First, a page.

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Thursday, December 08, 2005

Decision on HB 213

By John L. Valentine
President of the Utah State Senate
Senate District 14

Passing HB 213 was one of those sobering instances where the responsible decision was not the most popular.

In 1984, the value of one day's sick leave was roughly equivalent to the cost of one month's insurance premium, so we created a policy allowing for an exchange at retirement. Today the value is far far less, and the gap seems to be widening exponentially. Given the spiraling cost of health care, we had to adjust that expenditure to ensure the solvency of state budget into the foreseeable future.

The Utah Public Employees Association sued the state.

This morning the Courts ruled against them.

The judge said the plaintiffs had no vested right or legal claim, and that they failed to establish that the individual harm to them was greater than harm done to the public by keeping this policy. They reiterated that the Legislature must have the flexibility required to deal with future debt, and there is no way to determine what health care costs may be 10 years from now.

The plaintiffs indicated they intend to file an appeal. At the hearing this morning they asked for an injunction pending an appeal, which was also denied.

So, the request for a preliminary injunction was denied and the overall case was dismissed.

I feel the Court's ruling was appropriate but it does nothing to dispel the somber feeling of being forced to a disappointing conclusion. Sometimes being a legislator is rewarding. Passing HB 213 was not one of those times.

We anticipate good budget news tomorrow. It would be very fitting for us to examine what more we can do for our hardworking state employees.


Anonymous The Senate Site said...

Utah was featured in a 11/23/05 Wall Street Jornal article by Deborah Solomon.

State, Local Officials Face Looming Health-Care Tab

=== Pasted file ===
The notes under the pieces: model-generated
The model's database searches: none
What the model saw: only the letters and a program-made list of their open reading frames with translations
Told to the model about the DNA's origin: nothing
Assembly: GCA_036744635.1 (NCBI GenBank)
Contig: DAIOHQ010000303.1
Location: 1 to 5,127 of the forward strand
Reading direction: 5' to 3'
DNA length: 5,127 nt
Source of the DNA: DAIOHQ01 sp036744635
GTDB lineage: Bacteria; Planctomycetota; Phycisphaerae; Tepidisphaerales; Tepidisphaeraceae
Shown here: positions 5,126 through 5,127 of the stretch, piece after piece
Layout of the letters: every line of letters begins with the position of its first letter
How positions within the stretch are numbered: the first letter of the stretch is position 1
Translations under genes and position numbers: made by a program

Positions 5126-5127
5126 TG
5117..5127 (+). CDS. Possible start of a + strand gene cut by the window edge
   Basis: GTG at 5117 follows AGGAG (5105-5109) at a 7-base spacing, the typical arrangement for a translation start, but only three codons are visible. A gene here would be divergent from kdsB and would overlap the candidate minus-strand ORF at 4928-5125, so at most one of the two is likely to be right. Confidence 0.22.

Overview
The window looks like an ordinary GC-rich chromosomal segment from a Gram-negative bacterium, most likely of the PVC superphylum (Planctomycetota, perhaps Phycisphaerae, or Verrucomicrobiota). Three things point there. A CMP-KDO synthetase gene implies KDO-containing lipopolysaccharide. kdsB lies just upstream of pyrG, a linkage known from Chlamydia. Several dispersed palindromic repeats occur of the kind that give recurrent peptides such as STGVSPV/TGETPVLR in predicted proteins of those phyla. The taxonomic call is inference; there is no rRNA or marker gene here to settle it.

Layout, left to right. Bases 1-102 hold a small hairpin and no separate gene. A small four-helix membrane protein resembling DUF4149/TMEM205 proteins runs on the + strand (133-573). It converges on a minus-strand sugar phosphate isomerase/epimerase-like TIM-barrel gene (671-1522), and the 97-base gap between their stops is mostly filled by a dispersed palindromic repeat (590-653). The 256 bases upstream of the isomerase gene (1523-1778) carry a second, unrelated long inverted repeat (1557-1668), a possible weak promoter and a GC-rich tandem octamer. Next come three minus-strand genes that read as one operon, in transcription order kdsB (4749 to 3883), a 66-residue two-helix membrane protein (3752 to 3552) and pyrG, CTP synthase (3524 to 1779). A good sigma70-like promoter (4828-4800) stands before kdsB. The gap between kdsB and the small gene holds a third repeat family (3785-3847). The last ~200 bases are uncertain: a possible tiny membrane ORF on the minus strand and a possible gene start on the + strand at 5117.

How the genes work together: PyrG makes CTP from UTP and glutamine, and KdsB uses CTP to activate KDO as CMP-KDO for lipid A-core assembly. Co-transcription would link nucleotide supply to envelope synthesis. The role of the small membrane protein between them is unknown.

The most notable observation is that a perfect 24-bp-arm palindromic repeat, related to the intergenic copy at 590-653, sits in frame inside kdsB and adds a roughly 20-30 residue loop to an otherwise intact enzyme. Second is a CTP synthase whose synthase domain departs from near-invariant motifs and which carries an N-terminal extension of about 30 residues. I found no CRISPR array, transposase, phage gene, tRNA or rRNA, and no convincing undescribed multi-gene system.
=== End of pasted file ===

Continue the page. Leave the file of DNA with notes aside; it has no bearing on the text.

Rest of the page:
Here's an excerpt:

"A looming accounting change is forcing state and local governments to fess up to something that's been lurking on their books for years: Many have made costly retirement health-care promises without planning how to pay for them.

"Under a new accounting rule, governments soon must start recognizing their long-term obligations to pay for retirees' health benefits -- and, for the first time, publicly disclose what it would cost each year to fund that liability.

"For many governments, the promised amount is likely to be sizeable enough to prompt big changes such as cutting retiree benefits, borrowing money and diverting tax dollars from other spending priorities -- or risk a credit-rating downgrade that could significantly boost borrowing costs."

Utah was listed as one of five states who have taken proactive steps to solve the problem.

12/15/2005 4:54 PM  
Blogger ebgi100 said...

I retired today after 30 years of state service. The insurance issue was one of the reasons for my decisions.

Since I was here in 1984, I very clearly recall the discussions behind the insurance deal. The economy was poor and the Legislature felt the public would have responded poorly to state employees receiving a raise during difficult economic times. However, they felt an increase employee benefit would show their support for state employees and the new benefit was approved.

I understand the economic challenges created in today's world of escalating health costs. Here is a recommendation. Why don't you consider an upward adjustment in all employees wages that would equal the pay increase that was deferred in 1984? It would be important that this clearly be above and beyond whatever pay raise is already being considered for state employees and would show a good faith effort by the Legislature to right what would clearly be a wrong if such action were not taken.

There may be an issue regarding what is and is not a "legal" taking, but the action of the Legislature is absolutely an "ethical" taking and my proposal, I believe, would be a responsible action during this time of budget surplus.

One final note in you will indulge me. The largest single reason I retired was not the monetary loss I would incure, but the disrespect shown by the Legislature and the Governor's Office toward state employees over the past year. The manner in which the health insurance issue was ramrodding through the Legislature and Governor's Office with a clear intent to avoid the pain of a public confrontation with state employees was inappropriate. Actions by the Governor's Office during the past year have echoed similar disdain. Over the past three decades I made a conscious decision to serve the people of Utah and accepted reduced compensation in exchange for "social compensation" associated with feeling good about what I was doing. However, I chose to not continue working for an employer who clearly did not respect that contribution.

Best of luck on this issue and I hope you will commit to an open, respectful relationship with your employees.

12/16/2005 9:54 AM  

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